The Japanese-American cellist shares how he uses music and metaphor to explore the stories of immigrants and first-generation Americans, via his project Unaccompanied

Cellist Leo Eguchi PHOTO by Justine Cooper

Leo Eguchi © Justine Cooper

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Being a mixed-race, first-generation American, throughout my small-town midwestern childhood I grappled with the experiences of a split-screen sort of treatment, all depending on whether I was in public with the white, or non-white members of my family. You learn early to pick up on how someone else views you… as white or otherwise. Regardless of how you view yourself, you get an incredible window into what privilege does (and doesn’t) look like. These bifurcated experiences continued into adulthood as I moved to Boston, made a career as a classical musician, and ultimately married and made a family with a white woman. And still, sometimes I move through society, accepted and respected as an artist, while at other points (like when I’m not with my wife and daughter) I have experiences of being disparaged, viewed as a threat, abused by authorities, threatened, even experiencing violence. 

 Sometimes I move through society, accepted and respected as an artist, while at other points I have experiences of being disparaged

With my personal story as a backdrop, the wave of hostility toward immigrants and refugees since the 2016 presidential election has weighed heavily on me. How can we treat each other so differently?  And in our polarised society, with so many obstacles to meaningful discourse, how can we even start a conversation about how to recognise our common humanity? It has been so difficult to hear of the public rhetoric used to demonise and marginalise people, but then to watch it play out with the terrible rise in hate crimes became too painful to sit on the sidelines.  

How? With music and metaphor. 

In 2019, Yo-Yo Ma gave a performance of Bach’s Solo Cello Suites at the US/Mexico border to protest the ’wall.’ His intent was to send a message of bridge building, but what made a lasting impression on me is the humanity and courage of the unaccompanied, vulnerable cello in a place where many brave, powerless, and unaccompanied souls have passed, and yet I began to wonder if Yo-Yo missed an opportunity. Perhaps, if applied with purpose, the song of a single cello could give voice to some of those stories?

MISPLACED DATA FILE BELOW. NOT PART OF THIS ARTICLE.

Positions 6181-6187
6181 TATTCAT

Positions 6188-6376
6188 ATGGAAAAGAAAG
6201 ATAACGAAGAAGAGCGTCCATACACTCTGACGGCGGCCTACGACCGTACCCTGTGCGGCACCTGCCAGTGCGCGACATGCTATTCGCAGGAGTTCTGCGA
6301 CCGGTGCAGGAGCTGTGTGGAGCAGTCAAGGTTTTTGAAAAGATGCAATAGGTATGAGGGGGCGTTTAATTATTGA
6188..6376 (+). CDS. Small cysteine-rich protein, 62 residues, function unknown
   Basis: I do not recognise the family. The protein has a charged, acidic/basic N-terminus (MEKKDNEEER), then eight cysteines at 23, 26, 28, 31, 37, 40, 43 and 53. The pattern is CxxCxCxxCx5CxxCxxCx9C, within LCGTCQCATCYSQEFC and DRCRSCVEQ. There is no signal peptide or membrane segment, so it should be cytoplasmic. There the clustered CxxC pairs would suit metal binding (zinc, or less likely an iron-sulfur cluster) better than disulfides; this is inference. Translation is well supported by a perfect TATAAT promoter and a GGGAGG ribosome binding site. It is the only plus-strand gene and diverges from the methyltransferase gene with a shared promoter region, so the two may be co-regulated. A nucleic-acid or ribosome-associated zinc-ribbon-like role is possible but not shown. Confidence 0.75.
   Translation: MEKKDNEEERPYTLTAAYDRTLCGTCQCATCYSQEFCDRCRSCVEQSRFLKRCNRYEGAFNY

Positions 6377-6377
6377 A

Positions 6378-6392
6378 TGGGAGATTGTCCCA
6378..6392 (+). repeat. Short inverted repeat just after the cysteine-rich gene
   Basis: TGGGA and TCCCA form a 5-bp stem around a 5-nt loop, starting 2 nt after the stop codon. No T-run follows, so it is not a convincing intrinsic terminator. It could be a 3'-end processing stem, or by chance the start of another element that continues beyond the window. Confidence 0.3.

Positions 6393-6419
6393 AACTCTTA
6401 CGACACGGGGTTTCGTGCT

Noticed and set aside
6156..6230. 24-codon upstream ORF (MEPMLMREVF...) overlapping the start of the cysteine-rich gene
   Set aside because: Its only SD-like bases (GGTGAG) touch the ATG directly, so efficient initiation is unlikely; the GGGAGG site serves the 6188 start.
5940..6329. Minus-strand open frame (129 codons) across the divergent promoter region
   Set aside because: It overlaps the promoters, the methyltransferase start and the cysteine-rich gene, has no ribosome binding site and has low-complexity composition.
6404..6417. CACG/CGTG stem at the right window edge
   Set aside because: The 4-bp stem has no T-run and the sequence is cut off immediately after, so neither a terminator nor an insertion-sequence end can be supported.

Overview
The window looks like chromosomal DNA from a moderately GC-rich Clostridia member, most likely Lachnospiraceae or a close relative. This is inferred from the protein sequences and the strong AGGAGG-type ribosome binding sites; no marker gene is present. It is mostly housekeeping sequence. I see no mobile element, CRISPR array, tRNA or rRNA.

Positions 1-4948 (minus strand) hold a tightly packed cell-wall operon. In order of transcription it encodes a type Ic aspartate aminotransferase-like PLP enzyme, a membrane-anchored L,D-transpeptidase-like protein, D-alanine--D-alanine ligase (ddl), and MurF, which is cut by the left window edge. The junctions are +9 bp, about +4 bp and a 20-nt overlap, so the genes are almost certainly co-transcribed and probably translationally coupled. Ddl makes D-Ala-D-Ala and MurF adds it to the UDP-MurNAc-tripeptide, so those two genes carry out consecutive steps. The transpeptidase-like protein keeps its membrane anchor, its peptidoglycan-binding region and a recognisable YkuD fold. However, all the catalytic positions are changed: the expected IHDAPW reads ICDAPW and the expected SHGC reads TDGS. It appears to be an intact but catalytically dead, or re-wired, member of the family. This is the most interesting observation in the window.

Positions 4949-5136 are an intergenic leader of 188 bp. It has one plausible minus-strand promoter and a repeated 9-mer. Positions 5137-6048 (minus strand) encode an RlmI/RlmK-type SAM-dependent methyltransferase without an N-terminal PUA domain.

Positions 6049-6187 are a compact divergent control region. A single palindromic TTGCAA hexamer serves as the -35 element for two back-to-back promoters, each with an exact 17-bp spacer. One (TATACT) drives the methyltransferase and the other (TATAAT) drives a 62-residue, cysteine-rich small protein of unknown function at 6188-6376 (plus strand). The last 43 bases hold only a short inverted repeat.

My project, called Unaccompanied, will present a range of personal stories of immigration and American-ness, composed by eight immigrant and first-generation Americans, and performed by myself on solo cello, alone on an empty stage. Each newly commissioned piece will be five to eight minutes in length, and allow each composer to draw from their diverse identities and experiences to answer the question, ’What does YOUR American-ness sound like?’ The works will then be put together into an evening-length performance to spotlight each composer’s work and story, while also exploring the commonalities in the immigrant experience. 

The composers and works featured in this initial phase of the project are:

Kenji Bunch - Ghost Mine

José-Luis Hurtado - Luminous

Kareem Roustom - Breviary

James Diaz - this is not America, part 2

Earl Maneein - The Wandering

Milad Yousufi - Anchorage

Frank Duarte - Unaccompanied

Shaw Pong Liu - Patch Work 

This Unaccompanied project will be ongoing, with works being added for dates in future cities.  

This project could function as ‘just a concert,’ but wherever possible, the performance should be centred in a short residency to support meaningful community engagement - to bring together conversations on what we have brought to this country, why we travel in the first place, and how American culture has met our contributions. 

A free performance of Unaccompanied will be held on 22 October at Boston’s Pao Arts Center